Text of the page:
atronage at the casinos also was up in the final month before the repeal of the state’s loss limits, but that also is tempered by Lumiere Place casino, which opened in December.
Without the us$ 12.6 million reported by Lumiere Place, casino revenues for the month would be down about 6.4 % statewide - though much of the money lost at Lumiere might have gone to other St. Louis-area riverboats. Without Lumiere’s attendance numbers, ridership statewide would be down about 8.3 %.
Overall, gamblers lost nearly us$ 131 million to the boats in October, with a statewide per-patron loss of us$ 69.26. In Kansas City, where casinos already are jittery about expanded gambling across the state line in Kansas, revenues dropped 3.5 % from their year-ago levels and about 50,000 fewer people walked through the turnstiles during the month.
In its monthly report, the Missouri Gaming Commission said only one of the state’s 12 casinos, the Argosy in the Kansas City suburb of Riverside, showed an increase in patrons. One casino stayed about the same and nine saw a decline, while Lumiere Place did not have numbers to compare.
The Argosy is one of only three casinos that reported an increase in revenues over October 2007, with a 3 % rise. The other two are small-market riverboats in LaGrange, which saw a 9 % increase, and in St. Joseph with a 2 % increase.
Harrah’s in the St. Louis suburb of Maryland Heights had the biggest October revenues at us$ 23.25 million, but that’s 8 % lower than during the same month last year. The casino’s patrons lost an average of us$ 80.15 per visit, which also is the state’s highest.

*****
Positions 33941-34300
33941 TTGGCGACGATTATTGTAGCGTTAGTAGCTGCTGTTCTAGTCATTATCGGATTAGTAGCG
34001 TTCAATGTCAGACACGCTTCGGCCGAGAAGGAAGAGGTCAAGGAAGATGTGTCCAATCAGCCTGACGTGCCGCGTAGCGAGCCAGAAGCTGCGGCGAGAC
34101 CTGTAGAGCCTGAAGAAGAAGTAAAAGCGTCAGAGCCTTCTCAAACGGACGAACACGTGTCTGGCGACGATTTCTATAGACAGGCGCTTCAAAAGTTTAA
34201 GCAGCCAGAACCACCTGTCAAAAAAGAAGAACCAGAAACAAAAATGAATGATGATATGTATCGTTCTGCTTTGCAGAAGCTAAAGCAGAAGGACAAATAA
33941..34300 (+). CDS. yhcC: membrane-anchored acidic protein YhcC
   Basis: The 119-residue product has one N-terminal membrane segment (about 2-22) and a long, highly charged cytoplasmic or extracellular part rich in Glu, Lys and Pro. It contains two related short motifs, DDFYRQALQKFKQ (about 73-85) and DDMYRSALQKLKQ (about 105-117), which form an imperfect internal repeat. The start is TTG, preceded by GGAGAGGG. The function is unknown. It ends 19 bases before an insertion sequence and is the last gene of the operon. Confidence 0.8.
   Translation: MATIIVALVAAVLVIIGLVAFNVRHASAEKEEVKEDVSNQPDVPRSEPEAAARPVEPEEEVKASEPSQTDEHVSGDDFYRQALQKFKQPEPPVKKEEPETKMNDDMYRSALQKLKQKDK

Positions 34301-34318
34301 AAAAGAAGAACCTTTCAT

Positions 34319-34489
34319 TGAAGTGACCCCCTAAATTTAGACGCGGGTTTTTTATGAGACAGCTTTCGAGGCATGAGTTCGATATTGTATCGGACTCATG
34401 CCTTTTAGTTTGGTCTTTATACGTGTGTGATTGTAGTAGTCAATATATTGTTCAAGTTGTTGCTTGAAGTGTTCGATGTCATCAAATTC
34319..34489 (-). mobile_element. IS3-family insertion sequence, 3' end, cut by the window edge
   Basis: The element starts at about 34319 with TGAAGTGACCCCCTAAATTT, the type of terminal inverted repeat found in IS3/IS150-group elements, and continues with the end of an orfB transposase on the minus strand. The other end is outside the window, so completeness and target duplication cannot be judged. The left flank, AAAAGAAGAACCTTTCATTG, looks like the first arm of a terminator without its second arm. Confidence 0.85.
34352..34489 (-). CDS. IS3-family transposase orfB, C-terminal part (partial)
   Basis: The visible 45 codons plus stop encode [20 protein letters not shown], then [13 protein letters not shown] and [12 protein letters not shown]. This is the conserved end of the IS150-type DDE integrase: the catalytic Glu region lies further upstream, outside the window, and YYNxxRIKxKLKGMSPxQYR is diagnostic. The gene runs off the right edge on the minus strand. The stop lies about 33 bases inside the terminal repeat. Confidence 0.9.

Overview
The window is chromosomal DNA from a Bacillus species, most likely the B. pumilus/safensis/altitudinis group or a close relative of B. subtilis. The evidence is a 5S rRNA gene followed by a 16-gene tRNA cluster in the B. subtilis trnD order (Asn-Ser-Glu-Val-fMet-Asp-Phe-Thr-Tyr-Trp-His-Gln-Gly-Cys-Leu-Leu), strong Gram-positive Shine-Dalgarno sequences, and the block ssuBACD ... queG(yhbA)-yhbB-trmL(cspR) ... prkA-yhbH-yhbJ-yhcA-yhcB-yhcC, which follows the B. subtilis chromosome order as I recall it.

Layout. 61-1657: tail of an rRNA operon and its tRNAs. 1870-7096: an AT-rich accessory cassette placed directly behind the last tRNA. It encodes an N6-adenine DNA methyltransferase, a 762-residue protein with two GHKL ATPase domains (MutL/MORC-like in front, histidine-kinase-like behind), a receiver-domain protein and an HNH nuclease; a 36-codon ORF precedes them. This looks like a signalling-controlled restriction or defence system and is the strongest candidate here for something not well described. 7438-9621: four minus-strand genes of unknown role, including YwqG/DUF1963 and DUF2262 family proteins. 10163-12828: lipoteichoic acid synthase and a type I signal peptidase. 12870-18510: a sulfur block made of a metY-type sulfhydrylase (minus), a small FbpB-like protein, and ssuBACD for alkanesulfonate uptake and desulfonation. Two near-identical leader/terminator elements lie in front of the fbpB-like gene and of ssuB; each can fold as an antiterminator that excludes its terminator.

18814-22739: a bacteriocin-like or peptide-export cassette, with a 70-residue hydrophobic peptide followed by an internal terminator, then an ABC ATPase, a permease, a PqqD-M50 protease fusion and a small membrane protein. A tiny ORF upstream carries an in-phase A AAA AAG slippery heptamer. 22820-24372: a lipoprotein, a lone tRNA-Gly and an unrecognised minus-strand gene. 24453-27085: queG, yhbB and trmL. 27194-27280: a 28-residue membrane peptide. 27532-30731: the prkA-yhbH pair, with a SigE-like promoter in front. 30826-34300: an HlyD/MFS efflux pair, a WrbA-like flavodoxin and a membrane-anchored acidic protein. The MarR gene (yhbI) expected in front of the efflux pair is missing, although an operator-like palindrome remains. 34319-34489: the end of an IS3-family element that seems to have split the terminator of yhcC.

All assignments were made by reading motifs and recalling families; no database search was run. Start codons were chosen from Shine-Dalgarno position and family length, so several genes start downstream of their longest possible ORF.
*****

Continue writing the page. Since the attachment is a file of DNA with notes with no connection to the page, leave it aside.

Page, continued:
Less than a week after Missouri voters approved a measure removing the state’s unique loss limits, gambling officials say it’s too soon to know whether there has been any impact. Casinos were notified Friday morning by the state that the caps had been removed, effective immediately after Election Day.
While pushing Proposition A, which removed the us$ 500 loss limit per two-hour "excursion," proponents pointed to an estimate by the state auditor’s office that eliminating the cap would bring in an additional us$ 105 million to us$ 130 million in new money for schools. That was before the economy went into a nosedive.
"We’re not different than other industries," said Michael Winter, executive director of the Missouri Gaming Association. "There is the potential for individuals to re-evaluate whether want to come to our properties."
He said it’s also too early to know whether projections for increased ridership with the passage of Proposition A will be realized because they were made earlier in the year when the economy wasn’t so bleak.
While promoting Proposition A, supporters warned that the state was at an economic disadvantage to other states that didn’t have loss limits and didn’t require their patrons to get an identification card to keep track of their losses.
Looming in that discussion was Kansas, which approved casino gambling last year. The us$ 680 million Hard Rock Hotel and Casino complex at Kansas Speedway, slated to open in 2011, is considered a significant threat to syphon revenue from the four Kansas City-area casinos.